Outcomes
A student:

 MA5.21WM
selects appropriate notations and conventions to communicate mathematical ideas and solutions

 MA5.22WM
interprets mathematical or reallife situations, systematically applying appropriate strategies to solve problems

 MA5.213MG
applies trigonometry to solve problems, including problems involving bearings
Content
 Students:
 Apply trigonometry to solve rightangled triangle problems (ACMMG224)
 use a calculator to find the values of the trigonometric ratios, given angles measured in degrees and minutes
 use a calculator to find the size in degrees and minutes of an angle, given a trigonometric ratio for the angle
 find the lengths of unknown sides in rightangled triangles where the given angle is measured in degrees and minutes
 find the size in degrees and minutes of unknown angles in rightangled triangles
 Solve rightangled triangle problems, including those involving direction and angles of elevation and depression (ACMMG245)
 solve a variety of practical problems involving angles of elevation and depression, including problems for which a diagram is not provided
 draw diagrams to assist in solving practical problems involving angles of elevation and depression (Communicating, Problem Solving)
 interpret threefigure bearings (eg 035°, 225°) and compass bearings (eg SSW)
 interpret directions given as bearings and represent them in diagrammatic form (Communicating, Reasoning)
 solve a variety of practical problems involving bearings, including problems for which a diagram is not provided
 draw diagrams to assist in solving practical problems involving bearings (Communicating, Problem Solving)
 check the reasonableness of solutions to problems involving bearings (Problem Solving)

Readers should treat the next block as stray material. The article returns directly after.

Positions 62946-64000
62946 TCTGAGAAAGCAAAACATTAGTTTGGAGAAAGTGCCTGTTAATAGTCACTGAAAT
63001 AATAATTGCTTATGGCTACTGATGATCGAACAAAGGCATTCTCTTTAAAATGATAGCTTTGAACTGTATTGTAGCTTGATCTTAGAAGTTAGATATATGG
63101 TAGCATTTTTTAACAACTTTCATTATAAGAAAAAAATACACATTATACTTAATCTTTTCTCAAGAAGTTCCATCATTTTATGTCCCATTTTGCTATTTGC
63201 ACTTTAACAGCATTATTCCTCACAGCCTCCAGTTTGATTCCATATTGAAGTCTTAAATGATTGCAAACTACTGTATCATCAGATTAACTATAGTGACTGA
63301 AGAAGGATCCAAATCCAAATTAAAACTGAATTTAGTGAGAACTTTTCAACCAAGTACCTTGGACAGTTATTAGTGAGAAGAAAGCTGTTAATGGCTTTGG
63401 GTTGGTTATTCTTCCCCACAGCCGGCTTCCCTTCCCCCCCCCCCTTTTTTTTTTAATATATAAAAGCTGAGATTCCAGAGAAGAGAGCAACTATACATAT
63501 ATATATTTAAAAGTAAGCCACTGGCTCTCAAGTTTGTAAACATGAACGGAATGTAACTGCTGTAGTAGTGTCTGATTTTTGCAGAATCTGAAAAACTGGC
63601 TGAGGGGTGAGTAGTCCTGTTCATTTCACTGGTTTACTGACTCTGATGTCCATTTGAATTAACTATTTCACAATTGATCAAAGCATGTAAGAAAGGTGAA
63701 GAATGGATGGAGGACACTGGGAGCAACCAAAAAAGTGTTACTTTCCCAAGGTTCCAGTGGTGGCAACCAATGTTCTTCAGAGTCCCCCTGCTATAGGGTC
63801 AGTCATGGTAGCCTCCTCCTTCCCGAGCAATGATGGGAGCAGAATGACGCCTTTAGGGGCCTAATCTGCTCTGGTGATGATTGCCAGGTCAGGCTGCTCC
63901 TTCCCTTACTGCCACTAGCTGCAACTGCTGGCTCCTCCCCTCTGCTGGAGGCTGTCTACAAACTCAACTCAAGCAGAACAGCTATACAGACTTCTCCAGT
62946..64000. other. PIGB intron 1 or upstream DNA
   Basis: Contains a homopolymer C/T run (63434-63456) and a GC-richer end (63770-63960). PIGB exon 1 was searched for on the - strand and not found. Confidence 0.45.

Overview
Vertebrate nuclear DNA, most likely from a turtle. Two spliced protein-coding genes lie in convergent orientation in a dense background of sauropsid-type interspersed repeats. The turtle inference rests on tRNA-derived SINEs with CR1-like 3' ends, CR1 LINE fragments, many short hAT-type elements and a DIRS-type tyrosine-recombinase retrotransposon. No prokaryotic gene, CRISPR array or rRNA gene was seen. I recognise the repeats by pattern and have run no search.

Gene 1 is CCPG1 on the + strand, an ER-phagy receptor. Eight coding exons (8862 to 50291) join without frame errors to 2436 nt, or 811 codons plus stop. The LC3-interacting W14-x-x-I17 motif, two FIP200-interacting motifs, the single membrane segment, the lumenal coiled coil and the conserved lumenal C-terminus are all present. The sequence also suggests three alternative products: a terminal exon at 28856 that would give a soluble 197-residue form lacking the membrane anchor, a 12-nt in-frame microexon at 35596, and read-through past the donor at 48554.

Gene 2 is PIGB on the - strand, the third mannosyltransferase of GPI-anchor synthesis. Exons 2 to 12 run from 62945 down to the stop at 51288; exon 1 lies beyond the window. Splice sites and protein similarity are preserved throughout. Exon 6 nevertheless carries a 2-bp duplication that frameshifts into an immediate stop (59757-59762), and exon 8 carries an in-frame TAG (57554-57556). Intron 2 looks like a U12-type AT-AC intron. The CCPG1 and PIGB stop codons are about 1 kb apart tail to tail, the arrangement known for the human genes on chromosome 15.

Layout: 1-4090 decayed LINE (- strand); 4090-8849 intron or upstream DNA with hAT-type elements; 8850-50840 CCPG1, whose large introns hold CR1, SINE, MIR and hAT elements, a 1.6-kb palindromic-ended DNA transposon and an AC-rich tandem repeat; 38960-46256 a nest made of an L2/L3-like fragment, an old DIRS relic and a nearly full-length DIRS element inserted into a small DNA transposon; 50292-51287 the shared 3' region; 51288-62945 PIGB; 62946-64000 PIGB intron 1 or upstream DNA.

Background Information
When setting out a solution to a problem that involves finding an unknown side length or angle in a rightangled triangle, students should be advised to give a simplified exact answer, eg \( 25 \sin 42^{\circ} \) metres or \( \sin A = \frac{4}{7}\), and then to give an approximation correct to a given, or appropriate if not given, level of accuracy.
Students could be given practical experiences in using clinometers for finding angles of elevation and depression and in using magnetic compasses for bearings. They need to recognise the 16 points of a mariner's compass (eg SSW) for comprehension of compass bearings in everyday life, eg weather reports.
Students studying circle geometry will be able to apply their knowledge, skills and understanding in trigonometry to many problems, making use of the right angle between a chord and a radius bisecting the chord, between a tangent and a radius drawn to the point of contact of the tangent, and in a semicircle.
Language
Students need to be able to interpret a variety of phrases involving bearings, such as:
 'The bearing of Melbourne from Sydney is 230°'
 'A plane flies to Melbourne on a bearing of 230° from Sydney'
 'A plane flies from Sydney to Melbourne on a bearing of 230°'
 'A plane leaves from Sydney and flies on a bearing of 230° to Melbourne'.
Students should be taught explicitly how to identify the location from where a bearing is measured and to draw the centre of the compass rose at this location on a diagram. In each of the examples above, the word 'from' indicates that the bearing has been measured in Sydney and, consequently, in a diagram, the centre of the relevant compass rose is at Sydney.
To help students understand questions that reference a path involving more than one bearing, they may need to be explicitly shown to look for words, such as 'after this', 'then' and 'changes direction', that indicate a change of bearing. A new compass rose needs to be centred on the location of each change in direction.